Hey there, kids, welcome to the Phile for a Sunday. How are you? Me? Well, I had lab work done today, I have a cold and I philed my taxes and getting nothing back. So... I'm doing just grand. But I'm not having a bad day as this person... Ethel Easter secretly recorded her surgery at Houston's Lyndon B. Johnson hospital last year after her treatment by surgeons left her worried she wouldn't make it out. As she told the "Washington Post," "I was fearful. I didn’t know if I was going to come out of the surgery, so I just wanted my family to know if something went on." What ended up being caught on tape wasn't malpractice, but what was recorded is very worrisome to anyone who has to go under the knife. Things did not go well for Ethel Easter from the moment she walked into Lyndon B. Johnson hospital. She was complaining of excruciating abdominal pain and blood in her urine, and her stomach was covered in bruises. She was suffering from a hiatal hernia... a rip in the diaphragm that pushes the stomach up into the lung/heart area. It can cause heart attack-like symptoms and Ethel had suffered from dozens of such attacks in the 24 hours leading up to her visit. The surgeon told her she could have an operation... in two months. As she told ABC News, when Easter got upset said she couldn't endure the pain for two months, the surgeon yelled back "Well, who do you think you are? You’re gonna wait like everybody else." In the end, Easter did have to wait a month for the necessary surgery, and opted to stay at LBJ hospital despite hearing from her family physician that her surgeon had written "bad notes" in her file. Apparently, a surgeon's file on you can include "red flags" about your bad "attitude." Indeed, the surgeon sure seemed to hold a grudge, because he loudly recounts his own version of the incident on tape, saying "She's a handful... she had some choice words for us in the clinic when we didn’t book her case in two weeks," and that she threatened to get a lawyer if no one treated her. He then joked about how people shouldn't talk that way to the person who will be cutting you up. He also describes her as a "handful," calls her "Precious" (like the movie), and says he feels bad for her husband based on her "queen" attitude. The nurses join in, too, with one getting huge laughs for "do you see that belly button?" Most disturbing is this exchange the "Post" wrote down from the original audio. Finally, despite telling her physicians of her penicillin allergy, Easter was given an antibiotic with known side effects for people with penicillin allergies, swelling her arm up several times and restricting her breathing. Although she has mulled a lawsuit, Easter says she mostly just wants an apology and for doctors and nurses to change the way they speak about patients. As for the hospital, they said they reviewed the tape and saw no need for action.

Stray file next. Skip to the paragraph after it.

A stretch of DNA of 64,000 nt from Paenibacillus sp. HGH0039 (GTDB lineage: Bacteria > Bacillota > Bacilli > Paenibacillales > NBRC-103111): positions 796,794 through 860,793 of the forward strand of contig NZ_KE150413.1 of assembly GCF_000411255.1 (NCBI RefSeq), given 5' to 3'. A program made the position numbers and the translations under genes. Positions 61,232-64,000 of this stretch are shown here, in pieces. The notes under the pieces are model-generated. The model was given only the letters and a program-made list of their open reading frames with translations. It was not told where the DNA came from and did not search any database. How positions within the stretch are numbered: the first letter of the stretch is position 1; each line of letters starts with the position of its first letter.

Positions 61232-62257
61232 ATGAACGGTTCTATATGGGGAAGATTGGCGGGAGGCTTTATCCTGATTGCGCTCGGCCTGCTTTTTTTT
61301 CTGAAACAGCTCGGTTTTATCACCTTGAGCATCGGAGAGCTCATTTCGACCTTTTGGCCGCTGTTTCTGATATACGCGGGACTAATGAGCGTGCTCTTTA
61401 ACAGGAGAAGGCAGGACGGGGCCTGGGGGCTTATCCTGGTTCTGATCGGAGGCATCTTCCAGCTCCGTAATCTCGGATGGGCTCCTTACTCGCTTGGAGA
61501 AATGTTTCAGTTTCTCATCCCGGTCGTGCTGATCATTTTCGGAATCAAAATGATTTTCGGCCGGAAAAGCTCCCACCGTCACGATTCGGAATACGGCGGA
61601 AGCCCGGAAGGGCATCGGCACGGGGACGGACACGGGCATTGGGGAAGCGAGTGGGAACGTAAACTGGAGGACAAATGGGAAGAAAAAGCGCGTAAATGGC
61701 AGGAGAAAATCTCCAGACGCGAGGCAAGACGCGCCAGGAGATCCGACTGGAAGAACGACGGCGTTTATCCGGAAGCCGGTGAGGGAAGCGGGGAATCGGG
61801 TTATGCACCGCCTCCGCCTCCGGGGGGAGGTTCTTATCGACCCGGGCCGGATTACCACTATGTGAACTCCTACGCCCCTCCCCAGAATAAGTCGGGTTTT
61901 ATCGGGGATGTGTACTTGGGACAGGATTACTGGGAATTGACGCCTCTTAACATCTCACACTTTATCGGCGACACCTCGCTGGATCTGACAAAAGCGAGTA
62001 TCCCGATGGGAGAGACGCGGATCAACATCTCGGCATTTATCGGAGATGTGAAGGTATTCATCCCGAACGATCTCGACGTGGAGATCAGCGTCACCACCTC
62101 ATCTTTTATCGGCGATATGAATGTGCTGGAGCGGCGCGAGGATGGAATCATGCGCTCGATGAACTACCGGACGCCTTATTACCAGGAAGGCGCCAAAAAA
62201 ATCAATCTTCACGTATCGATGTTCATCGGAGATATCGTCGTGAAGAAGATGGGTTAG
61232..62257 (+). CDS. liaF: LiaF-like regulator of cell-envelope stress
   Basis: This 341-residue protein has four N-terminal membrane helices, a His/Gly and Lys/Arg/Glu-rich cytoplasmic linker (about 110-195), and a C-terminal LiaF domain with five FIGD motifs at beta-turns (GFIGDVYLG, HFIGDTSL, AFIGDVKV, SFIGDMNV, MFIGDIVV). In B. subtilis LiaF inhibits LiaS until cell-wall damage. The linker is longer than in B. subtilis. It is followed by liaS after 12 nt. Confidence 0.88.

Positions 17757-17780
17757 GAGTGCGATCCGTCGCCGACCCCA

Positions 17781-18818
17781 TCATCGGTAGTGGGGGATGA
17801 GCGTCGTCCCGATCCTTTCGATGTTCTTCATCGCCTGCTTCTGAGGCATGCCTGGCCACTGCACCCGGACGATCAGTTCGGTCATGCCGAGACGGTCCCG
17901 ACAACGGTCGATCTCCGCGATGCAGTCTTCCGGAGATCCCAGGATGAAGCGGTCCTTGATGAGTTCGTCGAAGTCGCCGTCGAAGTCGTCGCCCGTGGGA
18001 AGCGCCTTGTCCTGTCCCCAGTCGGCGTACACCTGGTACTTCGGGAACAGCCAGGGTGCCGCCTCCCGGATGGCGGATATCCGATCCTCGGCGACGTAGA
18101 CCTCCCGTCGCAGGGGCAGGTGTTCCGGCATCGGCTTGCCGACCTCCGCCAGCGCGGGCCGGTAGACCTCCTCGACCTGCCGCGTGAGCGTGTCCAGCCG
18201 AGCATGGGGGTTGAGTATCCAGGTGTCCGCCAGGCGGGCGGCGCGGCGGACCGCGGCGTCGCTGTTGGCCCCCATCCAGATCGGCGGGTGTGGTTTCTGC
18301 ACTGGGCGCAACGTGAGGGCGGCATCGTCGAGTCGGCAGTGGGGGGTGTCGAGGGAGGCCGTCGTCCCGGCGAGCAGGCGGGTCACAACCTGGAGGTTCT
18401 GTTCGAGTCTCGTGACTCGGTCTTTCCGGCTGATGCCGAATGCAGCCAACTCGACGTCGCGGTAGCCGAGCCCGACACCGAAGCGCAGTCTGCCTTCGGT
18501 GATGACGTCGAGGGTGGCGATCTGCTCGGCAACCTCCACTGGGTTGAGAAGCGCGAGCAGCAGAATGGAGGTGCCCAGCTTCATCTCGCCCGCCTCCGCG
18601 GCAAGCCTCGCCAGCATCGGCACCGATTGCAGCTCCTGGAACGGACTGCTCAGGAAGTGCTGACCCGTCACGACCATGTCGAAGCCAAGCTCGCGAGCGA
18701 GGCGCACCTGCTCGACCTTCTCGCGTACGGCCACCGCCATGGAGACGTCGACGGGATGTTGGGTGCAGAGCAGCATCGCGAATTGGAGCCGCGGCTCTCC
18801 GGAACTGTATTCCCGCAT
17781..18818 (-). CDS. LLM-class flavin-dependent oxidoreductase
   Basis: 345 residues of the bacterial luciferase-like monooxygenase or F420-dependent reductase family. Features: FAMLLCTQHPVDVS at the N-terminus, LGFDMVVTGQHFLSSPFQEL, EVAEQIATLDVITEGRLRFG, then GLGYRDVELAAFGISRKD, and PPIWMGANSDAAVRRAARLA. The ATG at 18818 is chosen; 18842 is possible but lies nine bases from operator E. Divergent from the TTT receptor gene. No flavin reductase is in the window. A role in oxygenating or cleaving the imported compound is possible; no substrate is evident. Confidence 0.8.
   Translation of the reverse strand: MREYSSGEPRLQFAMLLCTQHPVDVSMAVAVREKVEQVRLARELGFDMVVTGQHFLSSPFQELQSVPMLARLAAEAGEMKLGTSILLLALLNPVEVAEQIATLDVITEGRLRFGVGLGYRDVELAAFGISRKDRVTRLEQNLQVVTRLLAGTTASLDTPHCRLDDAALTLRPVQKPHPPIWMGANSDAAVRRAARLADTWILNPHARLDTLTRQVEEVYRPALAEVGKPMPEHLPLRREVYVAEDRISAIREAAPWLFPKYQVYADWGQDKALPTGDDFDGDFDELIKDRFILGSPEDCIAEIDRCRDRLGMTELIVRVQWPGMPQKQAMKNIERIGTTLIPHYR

Yesterday, some guy on Twitter named Mark Hamill (or Mark Hamilton) wished a lady named Daisy Ridley a happy birthday, and tweet has gone viral as if it were propelled by some sort of Force. It was like a billion voices cried out and said, "cool, I like those people."
As you might have noticed, Rey (Daisy Ridley) appears to be undergoing Jedi training the way Luke Skywalker did from Yoda: with the Master riding on the pupil's back. Full circle the plot has come!
JCPenney is in the news for something other than sluggish sales: the company is being talked about for a so-called "period skirt." Alas, this piece of clothing isn't designed with built-in protection or clever patterns meant to disguise accidents. The skirt is being mocked for looking like someone period-ed all over it. On the website, the Worthington Side Slit Pencil Skirt simply looks like a floral skirt. Regardless, the skirt is now known as the period skirt.
If one looks quickly when the skirt is in movement, the floral design does resemble a menstruation that's been set free to stain the Earth. Though shouldn't the flower be on the other side of the skirt to be a true period skirt? Placement of one's period accidents aside, JCPenney has finally responded to the media storm. "We think it's a fab skirt for any time of the month. Period."
Facebook is hiding a few doses of notification-dopamine from you in your message inbox, as pointed out by Deadspin's Adequate Man. No, it's not the secret 'Other' folder you were outraged to find out about a few years ago. This one's even more hidden. If you go to your messages, select 'Message Requests' on the top bar, and then click 'See filtered requests,' you may find a world of spam, harassment, or nothing at all. I did this, and discovered a lot of messages from past friends, Phile and Foghat fans, and someone I dated a hundred years ago. Odds are, you won't find any life-changing messages awaiting your reply. But if you'd like to satisfy your curiosity or just check out Facebook's overly-effective spam filter, do so at your own risk of being disappointed.